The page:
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  • Published: 1 September 2010
  • ISBN: 9781409087878
  • Imprint: Vintage Digital
  • Format: EBook
  • Pages: 336

The Railway Man

The number one bestseller behind the major film starring Colin Firth, Nicole Kidman and Jeremy Irvine

During the Second World War Eric Lomax was forced to work on the notorious Burma-Siam Railway and was tortured by the Japanese for making a crude radio.

Left emotionally scarred and unable to form normal relationships, Lomax suffered for years until, with the help of his wife, Patti Lomax, and of the Medical Foundation for the Care of Victims of Torture, he came terms with what happened. Fifty years after the terrible events, he was able to meet one of his tormentors.

The Railway Man is a story of innocence betrayed, and of survival and courage in the face of horror.

  • Published: 1 September 2010
  • ISBN: 9781409087878
  • Imprint: Vintage Digital
  • Format: EBook
  • Pages: 336

About the author

Eric Lomax

Eric Lomax was born in 1919. During the Second World War he was captured and tortured by the Japanese Army and forced to work on the notorious Burma-Siam railway. He met and forgave his torturer in 1995. He died in October 2012.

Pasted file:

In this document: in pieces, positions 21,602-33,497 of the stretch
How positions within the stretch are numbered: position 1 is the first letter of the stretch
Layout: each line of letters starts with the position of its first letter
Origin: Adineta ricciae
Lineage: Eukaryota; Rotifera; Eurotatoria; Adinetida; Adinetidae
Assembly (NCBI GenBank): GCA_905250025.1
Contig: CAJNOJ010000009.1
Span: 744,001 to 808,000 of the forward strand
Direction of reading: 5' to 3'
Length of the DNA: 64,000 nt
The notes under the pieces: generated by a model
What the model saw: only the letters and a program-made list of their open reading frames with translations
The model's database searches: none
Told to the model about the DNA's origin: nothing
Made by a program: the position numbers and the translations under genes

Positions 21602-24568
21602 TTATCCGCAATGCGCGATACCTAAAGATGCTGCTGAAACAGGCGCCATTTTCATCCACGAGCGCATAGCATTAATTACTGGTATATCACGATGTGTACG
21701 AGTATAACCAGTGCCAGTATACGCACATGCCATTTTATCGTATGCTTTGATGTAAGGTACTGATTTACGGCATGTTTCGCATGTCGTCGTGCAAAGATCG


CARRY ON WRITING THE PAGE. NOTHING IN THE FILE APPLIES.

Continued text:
Praise for The Railway Man

Forget the grueling films, just read the brilliant books


When I turned to the book, the complexity of Lomax's emotions came alive and burned off the page


Of all the billions of words that have been written about the Second World War, with the exception of Churchill's Nobel Prize winning history, it is not an exaggeration to say there is no account of it more worth reading that this. Wistfully romantic, historically important, startling, horrifying and ultimately electrifyingly uplifting, The Railway Man is as indispensable as any book can be.

Tom Peck, Independent

What a great book. What a great man

Harry Ritchie, Daily Mail

This is a harrowing but very honest and ultimately compassionate memoir


Now is the time to read the true life story of Scot Eric Lomax... A story of courage and survival

Daily Record

This beautiful, awkward book tells the story of a fine and awkward man. Here, I think, is an account that rises above mere timeliness and comes near to being a classic of autobiography

Ian Jack, Guardian

It made me cry, I felt angry at man's inhumanity to man and yet uplifted by the way Eric finally came to terms with the suffering he'd endured and was able to forgive

Lesley Pearse, Metro

A story worth preserving

Iain Campbell, Stornoway Gazette

A powerful autobiography that shines a light on a difficult period in history

Sally Newall, Independent

Brutally honest, controlled and understated... Lomax's story is a testament to humanity, in all its forms

Leeds Student Online

This book has to be read


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